Anxiety is mounting that South Korea, reeling under the prolonged impact of the fast-spreading novel coronavirus, may have no choice but to lower its already modest growth prospects for 2020.
While speculations burgeoned that the central bank may cut its outlook by 0.2 percentage point to 2.1 percent, several global investing institutions set their estimation in the 1 percent range, some going as low as the zero percent range.
The Bank of Korea’s upcoming Monetary Policy Board, slated for Thursday, is seen as the benchmark index amid the flurry of economic conjectures.
BOK Gov. Lee Ju-yeol, who had left to attend the Group of 20 meeting of finance ministers and central bank governors in Saudi Arabia’s Riyadh, made an earlier-than-expected return flight home Monday.
The monetary policymaker urgently summoned a policy meeting and called for close monitoring on the domestic financial and foreign exchange markets, but did not directly mention a possible change in the base interest rate or growth forecast.
To some extent, his silence was taken as a sign that the central bank may be considering tangible actions.
Earlier on Feb. 14, before Korea started to see its sudden surge in COVID-19 infections, Lee took a precautious approach toward drastic moves.
“We should take into account the possible side effects (of further rate cuts),” Lee said, in response to queries as to whether the central bank would take preemptive easing actions, similar to measures taken during the Middle East respiratory syndrome outbreak in 2015.
“Back in 2015, the economy was facing a down cycle, but now it has bounced back from the low point and we expect it to recover.”
BOK data showed Tuesday that the composite consumer sentiment index for February stood at 96.9, down 7.3 points on-month, which was a similar drop as for the MERS crisis in 2015. A CCSI reading below the benchmark 100 means pessimists outnumber optimists.
“The latest figure does not fully reflect the current circumstances as it was tallied before the domestic COVID-19 situation became as serious as now,” said an official.
Meanwhile, the private sector started to pour out pessimistic outlooks for the nation’s economy.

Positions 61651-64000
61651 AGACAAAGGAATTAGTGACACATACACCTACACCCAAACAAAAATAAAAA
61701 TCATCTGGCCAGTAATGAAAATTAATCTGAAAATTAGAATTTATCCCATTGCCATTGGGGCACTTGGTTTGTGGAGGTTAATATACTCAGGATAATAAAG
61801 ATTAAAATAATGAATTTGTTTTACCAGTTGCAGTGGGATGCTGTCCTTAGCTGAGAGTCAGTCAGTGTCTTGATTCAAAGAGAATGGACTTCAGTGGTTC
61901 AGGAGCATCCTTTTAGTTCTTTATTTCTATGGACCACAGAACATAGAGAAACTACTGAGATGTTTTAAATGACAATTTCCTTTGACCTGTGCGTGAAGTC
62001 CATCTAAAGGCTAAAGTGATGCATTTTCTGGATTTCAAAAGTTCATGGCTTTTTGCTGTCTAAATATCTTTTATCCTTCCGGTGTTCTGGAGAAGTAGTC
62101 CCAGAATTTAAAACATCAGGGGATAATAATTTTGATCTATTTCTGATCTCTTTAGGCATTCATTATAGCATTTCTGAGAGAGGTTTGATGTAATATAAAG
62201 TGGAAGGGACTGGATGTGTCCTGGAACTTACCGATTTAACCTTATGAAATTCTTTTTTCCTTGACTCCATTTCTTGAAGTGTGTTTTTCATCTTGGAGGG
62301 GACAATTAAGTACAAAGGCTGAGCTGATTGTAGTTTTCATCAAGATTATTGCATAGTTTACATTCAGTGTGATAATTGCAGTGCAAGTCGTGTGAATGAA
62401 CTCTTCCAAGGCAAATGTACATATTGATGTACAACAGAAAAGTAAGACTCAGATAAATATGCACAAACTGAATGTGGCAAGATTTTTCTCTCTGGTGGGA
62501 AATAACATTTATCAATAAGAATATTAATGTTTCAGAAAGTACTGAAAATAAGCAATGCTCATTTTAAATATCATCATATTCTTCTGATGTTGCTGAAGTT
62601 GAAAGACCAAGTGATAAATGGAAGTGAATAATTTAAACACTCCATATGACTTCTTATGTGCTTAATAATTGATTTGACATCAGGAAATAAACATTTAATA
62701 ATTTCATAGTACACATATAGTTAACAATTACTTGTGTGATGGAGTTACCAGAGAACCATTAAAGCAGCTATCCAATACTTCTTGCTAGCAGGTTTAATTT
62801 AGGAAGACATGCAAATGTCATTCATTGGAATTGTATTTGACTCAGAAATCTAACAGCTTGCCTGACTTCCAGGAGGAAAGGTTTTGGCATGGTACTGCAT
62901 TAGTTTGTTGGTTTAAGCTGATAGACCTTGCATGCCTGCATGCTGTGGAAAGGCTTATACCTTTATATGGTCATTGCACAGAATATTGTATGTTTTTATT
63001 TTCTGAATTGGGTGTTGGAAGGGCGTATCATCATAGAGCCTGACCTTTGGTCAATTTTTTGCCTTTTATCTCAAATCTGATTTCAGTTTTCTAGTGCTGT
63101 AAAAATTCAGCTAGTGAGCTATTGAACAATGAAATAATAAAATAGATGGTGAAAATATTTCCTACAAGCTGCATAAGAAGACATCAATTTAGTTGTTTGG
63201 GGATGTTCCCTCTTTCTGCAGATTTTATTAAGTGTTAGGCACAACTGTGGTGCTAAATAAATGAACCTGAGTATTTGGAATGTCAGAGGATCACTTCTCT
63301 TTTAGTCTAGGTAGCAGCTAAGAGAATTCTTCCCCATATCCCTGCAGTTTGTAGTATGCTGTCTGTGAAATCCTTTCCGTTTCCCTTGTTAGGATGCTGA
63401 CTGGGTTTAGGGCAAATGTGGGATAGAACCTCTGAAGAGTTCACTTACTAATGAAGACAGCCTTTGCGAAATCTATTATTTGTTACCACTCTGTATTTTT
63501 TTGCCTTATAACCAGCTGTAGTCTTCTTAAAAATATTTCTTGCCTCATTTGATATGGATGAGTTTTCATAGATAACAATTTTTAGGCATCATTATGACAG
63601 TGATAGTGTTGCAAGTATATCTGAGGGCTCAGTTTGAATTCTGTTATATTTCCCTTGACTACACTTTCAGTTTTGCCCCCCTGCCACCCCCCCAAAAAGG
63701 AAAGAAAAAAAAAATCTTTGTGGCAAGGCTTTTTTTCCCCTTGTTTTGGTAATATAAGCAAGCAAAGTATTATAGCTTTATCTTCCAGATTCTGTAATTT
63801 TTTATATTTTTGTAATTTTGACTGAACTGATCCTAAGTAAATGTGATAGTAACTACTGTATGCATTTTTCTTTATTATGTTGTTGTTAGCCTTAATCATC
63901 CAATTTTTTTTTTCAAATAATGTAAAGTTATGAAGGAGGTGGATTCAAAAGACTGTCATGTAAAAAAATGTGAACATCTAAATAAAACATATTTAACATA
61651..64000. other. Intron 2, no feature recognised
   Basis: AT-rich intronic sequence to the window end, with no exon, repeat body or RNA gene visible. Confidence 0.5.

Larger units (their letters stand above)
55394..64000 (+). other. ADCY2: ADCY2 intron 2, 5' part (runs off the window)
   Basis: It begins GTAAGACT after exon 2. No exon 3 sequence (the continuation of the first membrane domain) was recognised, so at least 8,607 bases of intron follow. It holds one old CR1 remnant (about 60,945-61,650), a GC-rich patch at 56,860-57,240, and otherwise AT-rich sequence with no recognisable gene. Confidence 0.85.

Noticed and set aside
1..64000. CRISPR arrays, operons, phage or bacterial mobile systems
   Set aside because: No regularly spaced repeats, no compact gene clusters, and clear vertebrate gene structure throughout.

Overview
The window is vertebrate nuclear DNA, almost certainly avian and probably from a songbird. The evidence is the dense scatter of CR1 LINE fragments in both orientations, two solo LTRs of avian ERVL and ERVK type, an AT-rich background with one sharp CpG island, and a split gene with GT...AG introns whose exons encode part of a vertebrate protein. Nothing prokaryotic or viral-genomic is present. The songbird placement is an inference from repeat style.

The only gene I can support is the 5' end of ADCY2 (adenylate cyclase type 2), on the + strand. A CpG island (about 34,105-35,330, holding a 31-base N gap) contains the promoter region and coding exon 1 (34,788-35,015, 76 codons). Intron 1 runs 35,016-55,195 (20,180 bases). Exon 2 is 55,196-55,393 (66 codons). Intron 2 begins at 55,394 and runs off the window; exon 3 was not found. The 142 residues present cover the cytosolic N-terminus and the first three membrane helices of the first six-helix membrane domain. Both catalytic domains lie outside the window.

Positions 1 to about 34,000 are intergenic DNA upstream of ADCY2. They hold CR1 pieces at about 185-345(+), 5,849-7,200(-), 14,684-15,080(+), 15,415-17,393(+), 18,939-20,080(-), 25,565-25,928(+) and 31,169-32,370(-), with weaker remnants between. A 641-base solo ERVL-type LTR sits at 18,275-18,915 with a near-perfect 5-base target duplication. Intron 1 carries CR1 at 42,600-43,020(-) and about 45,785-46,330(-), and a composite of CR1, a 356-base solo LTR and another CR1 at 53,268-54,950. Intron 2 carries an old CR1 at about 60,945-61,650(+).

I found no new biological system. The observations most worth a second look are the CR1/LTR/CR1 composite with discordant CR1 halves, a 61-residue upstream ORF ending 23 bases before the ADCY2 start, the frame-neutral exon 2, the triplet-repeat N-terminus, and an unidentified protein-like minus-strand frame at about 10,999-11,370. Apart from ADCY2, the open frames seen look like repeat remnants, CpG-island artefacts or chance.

In a report issued Tuesday, NH Investment & Securities claimed that the country’s growth pace for the first quarter will dip to 1.2 percent from the previous 1.9 percent. The brokerage also lowered its estimation for the annual growth rate to 1.6 percent, down 0.1 percentage point.
“It is obvious that real estate and other policies are way down the list now, so the Bank of Korea is likely to inch down the key rate this week,” said analyst Ahn Ki-tae.
Hana Financial Investment predicted that the BOK board will lower the yearly growth pace to 2.1 percent and possibly cut the policy rate by 25 basis points to 1 percent.
“Even if they (the board) choose to freeze the rate this month, the expectations for a rate cut will be carried over to April (until the next board meeting),” it said in a report.
ING Group and Oxford Economics respectively lowered their outlook for Korea’s yearly growth rate to 1.7 percent and 1.8 percent, both down from the previous 2.2 percent. Morgan Stanley even suggested the figure could reach as low as 0.4 percent, depending on the turnout of the epidemic.
The National Assembly Budget Office also suggested earlier that Korea will see its yearly growth pace sink 0.22 percentage point for every 1 percent fall in China’s growth rate.
The International Monetary Fund announced Saturday that its forecast for China’s economic growth this year will be lowered to 5.6 percent, down 0.4 percent from the prior figure.
By Bae Hyun-jung (email@example.com